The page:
Adobe abandoning Flash for mobile, vindicating Steve Jobs
- By Kevin McCaney
- Nov 09, 2011
Adobe said Nov. 9 that it is discontinuing development of Adobe Flash for mobile browsers and instead will focus on Adobe AIR software and HTML5 for multimedia playback on websites.
The company’s decision was first reported by ZDNet, which quoted from an internal Adobe e-mail, later confirmed on a company blog.
“HTML5 is now universally supported on major mobile devices, in some cases exclusively,” Danny Winokur, an Adobe vice president, wrote on the blog. “This makes HTML5 the best solution for creating and deploying content in the browser across mobile platforms.”
The Flash plug-in has long been one of the popular means of viewing interactive applications, content and videos, but Jobs, the longtime Apple leader who died Oct. 5, had refused to allow Flash on Apple iPads, iPhones and iPods. In a “Thoughts on Flash” posting on Apple’s site in April 2010, he cited security weaknesses and Flash’s drain on battery life, among other concerns.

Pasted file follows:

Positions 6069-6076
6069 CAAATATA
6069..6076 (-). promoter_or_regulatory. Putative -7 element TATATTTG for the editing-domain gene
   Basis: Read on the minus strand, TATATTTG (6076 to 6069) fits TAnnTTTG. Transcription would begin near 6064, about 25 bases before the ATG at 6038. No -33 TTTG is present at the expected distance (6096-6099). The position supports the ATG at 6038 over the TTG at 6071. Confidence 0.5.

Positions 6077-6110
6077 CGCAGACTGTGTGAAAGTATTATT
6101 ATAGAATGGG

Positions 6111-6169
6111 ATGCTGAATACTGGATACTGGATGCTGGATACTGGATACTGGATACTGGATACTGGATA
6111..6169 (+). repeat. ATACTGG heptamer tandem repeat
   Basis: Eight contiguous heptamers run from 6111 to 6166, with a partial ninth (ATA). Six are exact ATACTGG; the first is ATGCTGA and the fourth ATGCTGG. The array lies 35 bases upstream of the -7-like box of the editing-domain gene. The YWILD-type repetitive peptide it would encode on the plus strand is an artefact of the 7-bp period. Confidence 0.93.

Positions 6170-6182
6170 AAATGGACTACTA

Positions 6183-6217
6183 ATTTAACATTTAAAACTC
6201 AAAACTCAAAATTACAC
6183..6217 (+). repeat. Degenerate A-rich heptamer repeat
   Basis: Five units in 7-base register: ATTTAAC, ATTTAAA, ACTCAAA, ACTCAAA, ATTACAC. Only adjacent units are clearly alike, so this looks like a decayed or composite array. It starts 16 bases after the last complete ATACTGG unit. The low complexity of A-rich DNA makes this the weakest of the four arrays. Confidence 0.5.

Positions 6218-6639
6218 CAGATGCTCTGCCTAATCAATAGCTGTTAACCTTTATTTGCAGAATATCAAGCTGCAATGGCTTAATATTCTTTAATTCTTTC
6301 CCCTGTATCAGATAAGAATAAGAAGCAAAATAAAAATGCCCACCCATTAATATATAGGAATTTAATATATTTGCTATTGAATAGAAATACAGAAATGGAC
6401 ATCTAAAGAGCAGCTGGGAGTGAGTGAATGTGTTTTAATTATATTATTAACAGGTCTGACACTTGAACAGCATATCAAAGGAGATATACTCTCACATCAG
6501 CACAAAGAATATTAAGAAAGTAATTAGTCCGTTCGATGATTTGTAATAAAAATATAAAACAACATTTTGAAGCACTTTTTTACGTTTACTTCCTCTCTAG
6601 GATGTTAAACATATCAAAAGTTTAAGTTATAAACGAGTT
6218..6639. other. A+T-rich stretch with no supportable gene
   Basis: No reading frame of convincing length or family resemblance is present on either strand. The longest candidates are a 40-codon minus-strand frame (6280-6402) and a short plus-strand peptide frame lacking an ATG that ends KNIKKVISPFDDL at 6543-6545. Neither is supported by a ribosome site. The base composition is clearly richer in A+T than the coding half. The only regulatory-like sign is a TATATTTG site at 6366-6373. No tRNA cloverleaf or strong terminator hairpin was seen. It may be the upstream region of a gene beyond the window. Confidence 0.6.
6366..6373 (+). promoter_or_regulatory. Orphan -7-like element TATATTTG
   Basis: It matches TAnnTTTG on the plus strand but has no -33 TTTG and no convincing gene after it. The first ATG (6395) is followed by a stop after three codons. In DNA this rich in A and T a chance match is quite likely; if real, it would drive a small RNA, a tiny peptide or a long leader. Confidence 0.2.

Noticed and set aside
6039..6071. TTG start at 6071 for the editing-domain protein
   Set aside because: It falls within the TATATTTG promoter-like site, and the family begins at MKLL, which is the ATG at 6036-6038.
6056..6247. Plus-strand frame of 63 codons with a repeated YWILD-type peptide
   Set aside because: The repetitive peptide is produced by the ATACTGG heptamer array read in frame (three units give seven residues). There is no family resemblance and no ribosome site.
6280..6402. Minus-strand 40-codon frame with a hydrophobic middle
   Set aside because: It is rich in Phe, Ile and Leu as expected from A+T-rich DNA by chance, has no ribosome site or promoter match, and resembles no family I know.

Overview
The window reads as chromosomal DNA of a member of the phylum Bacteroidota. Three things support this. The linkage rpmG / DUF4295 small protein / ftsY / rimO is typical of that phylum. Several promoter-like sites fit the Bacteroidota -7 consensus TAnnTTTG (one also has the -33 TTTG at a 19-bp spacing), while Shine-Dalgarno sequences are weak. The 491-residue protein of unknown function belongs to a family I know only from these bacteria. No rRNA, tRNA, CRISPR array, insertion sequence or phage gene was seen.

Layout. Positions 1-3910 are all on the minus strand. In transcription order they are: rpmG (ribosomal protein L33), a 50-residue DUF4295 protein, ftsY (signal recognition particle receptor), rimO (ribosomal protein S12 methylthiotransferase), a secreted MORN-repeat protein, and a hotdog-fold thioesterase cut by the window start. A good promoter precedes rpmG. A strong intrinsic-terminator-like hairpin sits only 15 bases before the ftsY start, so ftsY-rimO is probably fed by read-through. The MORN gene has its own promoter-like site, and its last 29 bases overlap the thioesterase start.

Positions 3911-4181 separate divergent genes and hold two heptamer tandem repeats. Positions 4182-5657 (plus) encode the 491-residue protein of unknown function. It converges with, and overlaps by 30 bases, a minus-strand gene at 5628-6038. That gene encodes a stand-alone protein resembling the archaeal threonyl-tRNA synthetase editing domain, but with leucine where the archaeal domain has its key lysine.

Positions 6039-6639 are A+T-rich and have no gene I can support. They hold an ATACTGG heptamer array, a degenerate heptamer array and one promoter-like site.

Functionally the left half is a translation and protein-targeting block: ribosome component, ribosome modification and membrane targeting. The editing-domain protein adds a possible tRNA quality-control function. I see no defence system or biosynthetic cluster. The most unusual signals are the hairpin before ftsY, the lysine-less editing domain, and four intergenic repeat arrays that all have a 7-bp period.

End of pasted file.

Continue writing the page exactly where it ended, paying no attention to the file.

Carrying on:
The iPad’s lack of Flash capability was one of the early complaints about the tablet when it first appeared, because so many videos and other content used Flash. But Jobs argued that most videos also were available in the compressed H.264 format, which spared battery life, and that HTML5 “will win on mobile devices (and PCs, too).”
It now appears he was right.
“Our future work with Flash on mobile devices will be focused on enabling Flash developers to package native apps with Adobe AIR for all the major app stores,” Winokur wrote on Adobe’s blog. “We will no longer continue to develop Flash Player in the browser to work with new mobile device configurations…following the upcoming release of Flash Player 11.1 for Android and BlackBerry PlayBook.”
Winkour goes on to say Adobe also will be investing in HTML5 and will "innovate with Flash where it can have most impact for the industry.”
Kevin McCaney is a former editor of Defense Systems and GCN.